Miriam Vincent: I’m Miriam Vincent and I’m with the United States federal Plain Language Action and Information Network. The other PLAIN. I remember, very well, when it was actually signed there was a lot of excitement and a lot of energy in Lisbon. It took a lot of us by surprise. So when the news hit there was a lot of talking and whispering “Oh my, did you hear that?” and “Wow, look at what just happened.”
The most dramatic change was the change in our training and our focus. And the website is now supporting the agencies so that they can comply with the act instead of convince everybody that plain language is a really great idea.
Andrea Sanchez: Hi, my name is Andrea Sanchez and I can say that the Plain Writing Act is as relevant as ever.
On a personal level, I can say as an English second language or non-native English speaker things are, things that are written in a plain language help me and my family to be able to communicate a little bit better. I can look at a form, read a form to my mother, or any other family member, and they are able to understand it. And I’m able to understand it so that I can relay that information to them. So I definitely appreciate all of the work that goes into plain language. And my hat is off to all of those plain language warriors that take time to and have a true commitment to plain language.
Deangelo Motley: Hi my name is Deangelo Motley. Sending a happy birthday to the Plain Writing Act. It’s short, sweet, and totally useful. Just like using plain language to clearly communicate. You can’t go wrong with more clarity.
Ginny Redish: Hi, I’m Ginny Redish, long time plain language consultant, trainer, [and] advocate. It’s very exciting that we now have the tenth anniversary of the Plain Writing Act. For those of us who’d been teaching and advocating for plain language for decades, it’s really exciting to see how the community has grown. Not only in the United States, but globally. I will look forward to at least another 10 years. In fact, to many, many more years of ever increasing plain language.
Cynthia Bauer: Hello, I’m Cynthia Bauer. I’m the director for health literacy in the School of Public Health in the University of Maryland College Park. I’m very happy to celebrate the 10 year anniversary of the Plain Writing Act because it’s clear, simple, direct, and has a great purpose. I think we can all agree that the world needs more plain writing.
Katherine Spivey: I’m Katherine Spivey from the Plain Language Action and Information Network and plainlanguage.gov. The Plain Writing Act has made such a difference. It’s one thing to say in our workshops, “Oh you know, plain language is a best practice.” It’s very different when we can say “Oh, the Plain Writing Act of 2010 is the law.” The Plain Writing Act of 2010 helps us make the difference in federal government communications.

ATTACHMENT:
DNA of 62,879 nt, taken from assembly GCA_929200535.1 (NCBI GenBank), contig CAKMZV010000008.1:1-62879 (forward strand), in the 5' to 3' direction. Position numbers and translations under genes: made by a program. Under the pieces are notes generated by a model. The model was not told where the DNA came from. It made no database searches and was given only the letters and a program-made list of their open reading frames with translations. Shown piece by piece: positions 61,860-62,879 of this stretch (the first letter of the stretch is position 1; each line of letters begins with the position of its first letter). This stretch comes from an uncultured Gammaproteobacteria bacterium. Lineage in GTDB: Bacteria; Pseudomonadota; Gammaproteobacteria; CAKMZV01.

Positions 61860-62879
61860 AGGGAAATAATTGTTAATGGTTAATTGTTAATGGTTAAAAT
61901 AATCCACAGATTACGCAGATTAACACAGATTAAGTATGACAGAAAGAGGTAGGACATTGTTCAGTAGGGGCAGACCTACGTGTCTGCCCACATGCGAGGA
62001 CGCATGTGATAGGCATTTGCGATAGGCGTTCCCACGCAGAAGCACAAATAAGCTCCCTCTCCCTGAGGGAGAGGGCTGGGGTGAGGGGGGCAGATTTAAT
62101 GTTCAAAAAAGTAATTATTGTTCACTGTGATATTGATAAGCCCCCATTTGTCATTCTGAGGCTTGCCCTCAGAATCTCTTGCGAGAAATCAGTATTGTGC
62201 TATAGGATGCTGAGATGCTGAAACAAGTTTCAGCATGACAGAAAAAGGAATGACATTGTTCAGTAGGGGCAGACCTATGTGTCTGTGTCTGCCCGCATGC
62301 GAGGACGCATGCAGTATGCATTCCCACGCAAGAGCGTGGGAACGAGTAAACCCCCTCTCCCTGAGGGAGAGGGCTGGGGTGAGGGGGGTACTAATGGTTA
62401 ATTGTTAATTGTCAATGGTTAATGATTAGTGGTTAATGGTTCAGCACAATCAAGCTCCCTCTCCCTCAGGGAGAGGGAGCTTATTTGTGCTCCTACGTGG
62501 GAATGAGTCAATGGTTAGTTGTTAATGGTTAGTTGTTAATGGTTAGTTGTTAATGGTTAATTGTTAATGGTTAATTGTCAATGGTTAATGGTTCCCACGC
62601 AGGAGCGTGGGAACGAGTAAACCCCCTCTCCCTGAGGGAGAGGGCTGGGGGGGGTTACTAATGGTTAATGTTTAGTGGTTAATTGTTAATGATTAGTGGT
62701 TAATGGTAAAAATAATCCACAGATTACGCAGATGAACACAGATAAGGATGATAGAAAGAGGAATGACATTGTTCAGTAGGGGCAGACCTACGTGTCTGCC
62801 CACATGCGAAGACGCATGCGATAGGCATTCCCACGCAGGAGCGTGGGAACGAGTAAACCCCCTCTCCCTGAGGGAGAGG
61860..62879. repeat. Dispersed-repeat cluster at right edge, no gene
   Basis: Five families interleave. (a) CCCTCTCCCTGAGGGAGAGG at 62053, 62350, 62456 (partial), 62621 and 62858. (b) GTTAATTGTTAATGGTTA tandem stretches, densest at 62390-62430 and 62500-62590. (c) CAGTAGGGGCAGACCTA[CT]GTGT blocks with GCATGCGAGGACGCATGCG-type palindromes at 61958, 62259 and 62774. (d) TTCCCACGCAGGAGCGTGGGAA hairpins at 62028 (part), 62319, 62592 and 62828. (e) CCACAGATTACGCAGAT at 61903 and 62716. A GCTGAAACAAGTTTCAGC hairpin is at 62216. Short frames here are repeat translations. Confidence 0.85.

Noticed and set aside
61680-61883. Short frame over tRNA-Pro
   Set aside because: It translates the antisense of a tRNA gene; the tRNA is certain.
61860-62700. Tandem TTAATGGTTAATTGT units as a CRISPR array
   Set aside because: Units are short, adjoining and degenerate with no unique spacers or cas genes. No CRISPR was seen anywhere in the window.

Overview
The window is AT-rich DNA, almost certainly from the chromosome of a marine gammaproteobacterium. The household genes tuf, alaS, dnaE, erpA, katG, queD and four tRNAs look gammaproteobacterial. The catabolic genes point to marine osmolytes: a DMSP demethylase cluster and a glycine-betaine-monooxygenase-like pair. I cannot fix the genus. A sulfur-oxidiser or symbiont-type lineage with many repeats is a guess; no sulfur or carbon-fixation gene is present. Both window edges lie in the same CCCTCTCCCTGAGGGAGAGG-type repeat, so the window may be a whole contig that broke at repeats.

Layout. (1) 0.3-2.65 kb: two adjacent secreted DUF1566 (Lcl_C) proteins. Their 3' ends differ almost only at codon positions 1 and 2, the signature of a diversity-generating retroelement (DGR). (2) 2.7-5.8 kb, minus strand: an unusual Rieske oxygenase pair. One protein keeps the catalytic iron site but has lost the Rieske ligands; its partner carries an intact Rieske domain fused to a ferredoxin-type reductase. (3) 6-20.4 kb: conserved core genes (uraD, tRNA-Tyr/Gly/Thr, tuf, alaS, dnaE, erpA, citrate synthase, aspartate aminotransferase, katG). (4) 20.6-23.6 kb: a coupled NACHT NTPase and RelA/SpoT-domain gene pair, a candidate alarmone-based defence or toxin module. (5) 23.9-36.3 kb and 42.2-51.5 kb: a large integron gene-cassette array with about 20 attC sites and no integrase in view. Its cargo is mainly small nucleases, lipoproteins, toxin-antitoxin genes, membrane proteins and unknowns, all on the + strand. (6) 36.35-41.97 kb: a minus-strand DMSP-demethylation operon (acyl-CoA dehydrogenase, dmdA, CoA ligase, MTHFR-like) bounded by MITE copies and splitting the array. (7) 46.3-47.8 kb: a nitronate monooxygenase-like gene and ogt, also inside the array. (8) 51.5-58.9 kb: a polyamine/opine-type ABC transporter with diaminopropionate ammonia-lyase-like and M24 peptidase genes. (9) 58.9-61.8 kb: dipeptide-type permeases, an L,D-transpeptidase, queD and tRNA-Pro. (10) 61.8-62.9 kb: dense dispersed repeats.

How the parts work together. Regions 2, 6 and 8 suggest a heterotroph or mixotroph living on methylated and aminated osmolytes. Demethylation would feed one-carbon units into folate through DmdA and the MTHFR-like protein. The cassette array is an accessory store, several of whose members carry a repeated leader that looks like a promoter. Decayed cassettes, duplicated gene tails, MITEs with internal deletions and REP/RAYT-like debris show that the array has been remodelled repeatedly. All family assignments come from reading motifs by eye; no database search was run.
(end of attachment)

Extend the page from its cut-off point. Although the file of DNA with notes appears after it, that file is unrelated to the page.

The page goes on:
Joe Kimble Hi everybody. I’m Joe Kimble. A few reflections on the Plain Writing Act of 2010. I was one of Annetta’s minions. I was the legal minion. Whenever a congressional staffer had some kind of legal question, I would get a call from Annetta to say that she had referred them to me. I remember one call, I tried to answer his questions as best I could but I still remember the indifference in his voice was palpable. Bennet later lifted his hold on the bill, but only after we added some weasely wording to the definition of plain language. We had to add some bit about “follows best practices appropriate to the subject or field.” The definition in the original bill was much smoother. But sometimes, you don’t have a choice. Back in 2006, during the early efforts on the original bill, I was one of three persons who testified for the House subcommittee on regulatory affairs. Anyway, the reception on that day was much more positive. But it still took four more years and the introduction of a second bill. As we all know, the credit goes to Annetta. I was just one of her minions.
Kathryn Catania: Hi, I’m Kathryn Catania and I can’t believe that the Plain Writing Act is 10 years old. It seems like just yesterday that I was at the Center for Plain Language’s October 13, 2011, workshop on implementing the Plain Writing Act. And the most exciting part of that entire event was Congressman Bruce Braley bringing the actual act. And it was framed and we all got to see it and celebrate with him and Dr. Annetta Cheek, the powerhouse behind getting the entire act passed. So it was a really exciting event.
There are so many great examples of how the Plain Writing Act helps improve government communications across all sectors. Whether it’s helping someone understand a loan estimate, avoid scams, or if they’re eligible for a benefit, plain language works. And for 10 years, the government has been taking it seriously. And you can tell by the increasing grades on the federal plain language report card and the winners of the ClearMarks. Now, I don’t know what the future holds, but the Plain Writing Act is going to get better and help more people. Because I know there are so many enthusiastic and determined new plain language advocates out there. And the sky’s the limit, as they say. So I encourage everyone to keep up the fantastic work.